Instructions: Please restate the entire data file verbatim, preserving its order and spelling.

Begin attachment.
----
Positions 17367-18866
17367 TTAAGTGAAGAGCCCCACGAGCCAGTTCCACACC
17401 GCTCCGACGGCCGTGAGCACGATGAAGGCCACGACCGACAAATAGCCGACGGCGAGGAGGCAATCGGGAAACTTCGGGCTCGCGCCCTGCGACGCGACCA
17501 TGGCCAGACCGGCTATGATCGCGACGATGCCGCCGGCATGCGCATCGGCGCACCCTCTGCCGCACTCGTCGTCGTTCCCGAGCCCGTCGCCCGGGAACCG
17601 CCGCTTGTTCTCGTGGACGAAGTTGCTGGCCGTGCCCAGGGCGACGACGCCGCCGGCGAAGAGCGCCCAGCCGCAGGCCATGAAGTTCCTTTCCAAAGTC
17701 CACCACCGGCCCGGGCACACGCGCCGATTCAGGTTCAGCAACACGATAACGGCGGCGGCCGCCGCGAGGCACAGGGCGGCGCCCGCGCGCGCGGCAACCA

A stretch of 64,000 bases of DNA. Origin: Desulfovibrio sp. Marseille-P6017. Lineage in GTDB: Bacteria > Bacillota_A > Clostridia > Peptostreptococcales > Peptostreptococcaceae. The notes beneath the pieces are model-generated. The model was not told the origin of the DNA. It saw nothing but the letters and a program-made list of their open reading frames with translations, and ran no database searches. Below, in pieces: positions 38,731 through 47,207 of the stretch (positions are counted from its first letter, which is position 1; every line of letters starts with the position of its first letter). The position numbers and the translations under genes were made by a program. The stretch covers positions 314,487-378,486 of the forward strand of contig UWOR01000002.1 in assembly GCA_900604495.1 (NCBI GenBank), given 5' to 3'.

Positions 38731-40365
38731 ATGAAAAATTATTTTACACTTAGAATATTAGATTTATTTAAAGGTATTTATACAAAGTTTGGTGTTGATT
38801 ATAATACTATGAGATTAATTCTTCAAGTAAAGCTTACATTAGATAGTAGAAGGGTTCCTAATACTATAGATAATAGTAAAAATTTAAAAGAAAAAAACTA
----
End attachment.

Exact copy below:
Positions 17367-18866
17367 TTAAGTGAAGAGCCCCACGAGCCAGTTCCACACC
17401 GCTCCGACGGCCGTGAGCACGATGAAGGCCACGACCGACAAATAGCCGACGGCGAGGAGGCAATCGGGAAACTTCGGGCTCGCGCCCTGCGACGCGACCA
17501 TGGCCAGACCGGCTATGATCGCGACGATGCCGCCGGCATGCGCATCGGCGCACCCTCTGCCGCACTCGTCGTCGTTCCCGAGCCCGTCGCCCGGGAACCG
17601 CCGCTTGTTCTCGTGGACGAAGTTGCTGGCCGTGCCCAGGGCGACGACGCCGCCGGCGAAGAGCGCCCAGCCGCAGGCCATGAAGTTCCTTTCCAAAGTC
17701 CACCACCGGCCCGGGCACACGCGCCGATTCAGGTTCAGCAACACGATAACGGCGGCGGCCGCCGCGAGGCACAGGGCGGCGCCCGCGCGCGCGGCAACCA

A stretch of 64,000 bases of DNA. Origin: Desulfovibrio sp. Marseille-P6017. Lineage in GTDB: Bacteria > Bacillota_A > Clostridia > Peptostreptococcales > Peptostreptococcaceae. The notes beneath the pieces are model-generated. The model was not told the origin of the DNA. It saw nothing but the letters and a program-made list of their open reading frames with translations, and ran no database searches. Below, in pieces: positions 38,731 through 47,207 of the stretch (positions are counted from its first letter, which is position 1; every line of letters starts with the position of its first letter). The position numbers and the translations under genes were made by a program. The stretch covers positions 314,487-378,486 of the forward strand of contig UWOR01000002.1 in assembly GCA_900604495.1 (NCBI GenBank), given 5' to 3'.

Positions 38731-40365
38731 ATGAAAAATTATTTTACACTTAGAATATTAGATTTATTTAAAGGTATTTATACAAAGTTTGGTGTTGATT
38801 ATAATACTATGAGATTAATTCTTCAAGTAAAGCTTACATTAGATAGTAGAAGGGTTCCTAATACTATAGATAATAGTAAAAATTTAAAAGAAAAAAACTA